• Gastric Reflux Support Network NZ shared a page.

  • Gastric Reflux Support Network NZ shared their photo.

    Get in fast...there isn't long to go.

    If you are a Health Professional or other agency, please click http://www.cryingoverspiltmilk.co.nz/request-awareness-week-poster/ to request your National Infant and Child Gastric Reflux Awareness Week Poster(s). Posters are funded by NZ Lottery Grant Board and Community Post have donated envelopes. A preview of the Posters is available on the request form.

  • Gastric Reflux Support Network NZ shared a link.

    Linkage provides a variety of services to help people navigate their way through the government, health and social service systems to find solutions that best meet their most urgent needs.

  • Hi everyone, there is a new question about Pepti Junior and reflux on the page - have a look if you have any experience. No advice please, just share experiences.

  • Has anyone found that Pepti-Junior formula triggers silent reflux? I can't see how this is possible but my toddler's silent reflux has been rearing it's ugly head for the past four months and after slowly eliminating anything that might possibly be a trigger, the only other thing left is his formula, which was prescribed around the time when everything went pear shaped again. He has recently turned two but isn't teething (I've had a good look and a feel). He was prescribed Pepti-Junior because he is dairy free so am hesitant to remove it from his diet. Has anyone else found that their little one reacted to Pepti-Junior? Thank you :-)

  • Please don't be afraid to ask for help or support. If you can't afford private help there are other options.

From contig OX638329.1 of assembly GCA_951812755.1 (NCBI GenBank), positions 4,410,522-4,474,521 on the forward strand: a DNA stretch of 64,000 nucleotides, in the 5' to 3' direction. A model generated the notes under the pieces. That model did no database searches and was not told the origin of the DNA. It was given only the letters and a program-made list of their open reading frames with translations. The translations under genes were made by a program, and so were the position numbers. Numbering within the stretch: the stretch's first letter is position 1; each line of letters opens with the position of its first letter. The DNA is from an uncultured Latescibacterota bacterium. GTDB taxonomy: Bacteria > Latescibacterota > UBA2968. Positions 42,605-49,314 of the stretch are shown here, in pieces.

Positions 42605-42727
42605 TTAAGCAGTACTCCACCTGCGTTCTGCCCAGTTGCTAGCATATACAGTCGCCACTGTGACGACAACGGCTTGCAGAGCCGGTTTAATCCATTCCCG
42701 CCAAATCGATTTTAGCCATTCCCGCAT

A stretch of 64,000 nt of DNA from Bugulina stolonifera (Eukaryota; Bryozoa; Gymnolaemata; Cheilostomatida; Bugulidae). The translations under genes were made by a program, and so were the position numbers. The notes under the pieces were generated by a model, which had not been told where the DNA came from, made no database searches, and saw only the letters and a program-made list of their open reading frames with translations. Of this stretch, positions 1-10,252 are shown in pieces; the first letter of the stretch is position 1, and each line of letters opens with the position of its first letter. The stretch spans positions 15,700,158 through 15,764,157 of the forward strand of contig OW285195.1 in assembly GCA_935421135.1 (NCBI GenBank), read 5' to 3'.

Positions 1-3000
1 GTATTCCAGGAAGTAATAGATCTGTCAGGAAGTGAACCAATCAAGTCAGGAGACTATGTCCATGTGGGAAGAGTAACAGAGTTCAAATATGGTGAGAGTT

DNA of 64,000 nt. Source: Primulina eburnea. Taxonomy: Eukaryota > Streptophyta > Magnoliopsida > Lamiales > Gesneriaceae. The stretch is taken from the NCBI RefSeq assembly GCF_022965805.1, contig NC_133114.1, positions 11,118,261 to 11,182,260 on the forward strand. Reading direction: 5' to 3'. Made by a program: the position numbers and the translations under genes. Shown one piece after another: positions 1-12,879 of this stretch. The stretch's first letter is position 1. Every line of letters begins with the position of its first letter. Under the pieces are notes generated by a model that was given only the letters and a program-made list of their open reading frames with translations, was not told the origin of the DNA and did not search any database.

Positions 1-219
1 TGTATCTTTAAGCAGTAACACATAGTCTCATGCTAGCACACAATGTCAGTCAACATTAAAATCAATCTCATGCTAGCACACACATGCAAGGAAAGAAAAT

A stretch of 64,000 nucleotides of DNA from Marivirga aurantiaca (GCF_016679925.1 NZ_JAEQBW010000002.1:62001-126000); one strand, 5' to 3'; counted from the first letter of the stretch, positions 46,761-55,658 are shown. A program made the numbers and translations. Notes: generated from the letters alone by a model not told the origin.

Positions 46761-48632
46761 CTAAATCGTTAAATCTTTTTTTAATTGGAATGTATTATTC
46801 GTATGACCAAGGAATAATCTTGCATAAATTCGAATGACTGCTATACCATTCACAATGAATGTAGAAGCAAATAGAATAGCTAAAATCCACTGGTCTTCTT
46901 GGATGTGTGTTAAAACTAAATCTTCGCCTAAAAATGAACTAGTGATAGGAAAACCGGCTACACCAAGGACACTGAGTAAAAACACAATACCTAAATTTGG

• This year the National Infant Gastric Reflux Awareness Week has been renamed to include Children – National Infant and Child Gastric Reflux Awareness Week

    Gastric Reflux in Infants is common and normal due to immaturity of the sphincter at the top of the stomach. The baby may be a bit unsettled and may have periods of crying. Crying in a normal infant with Gastric Reflux will usually peak in the second month and settle around three to four months.[1] They may have short bouts of painful crying associated with a spill, but this crying is not prolonged. Spilling may also disturb sleep. Gastric Reflux does not need to be treated with conventional medication.

    Gastro-Oesophageal Reflux Disease (GORD) is relatively rare and occurs when Gastric Reflux causes some sort of complication usually including pain. The predominant symptom may be a high-pitched pained scream although this is not always the case. Some babies may have feeding difficulties, not grow well or have problems with sleep.[2] GORD can be managed in a variety of ways including diet, upright positioning, parenting techniques and as a last resort medications. Not all cases of GORD will need medical treatment.

    The bottom line is you need to take your baby to a doctor for a proper diagnosis if you think they may have gastric reflux and it is a problem.

    The Gastric Reflux Support Network NZ for Parents of Infants and Children Charitable Trust acknowledges the impact that coping with Gastric Reflux can have on families and hopes that by promoting Awareness that although Gastric Reflux is common, it is normal to feel overwhelmed when faced by all that Infant Gastric Reflux includes. Please don’t feel that you are alone because you aren’t. There are many other parents who understand.

    Most Infants outgrow Gastric Reflux as their digestive system matures, but a few continue to suffer from this invisible disability into childhood. As they get older a preschooler may develop problems with their behaviour, appear tense or be overenergetic and can’t concentrate, or have difficulty expressing their feelings.[3] School-aged children with gastric reflux are often very self-conscious about being different from other children and want to be normal. They may try to put up with their symptoms and won’t ask for help until the very last moment. They usually do not use their condition to seek attention.[4]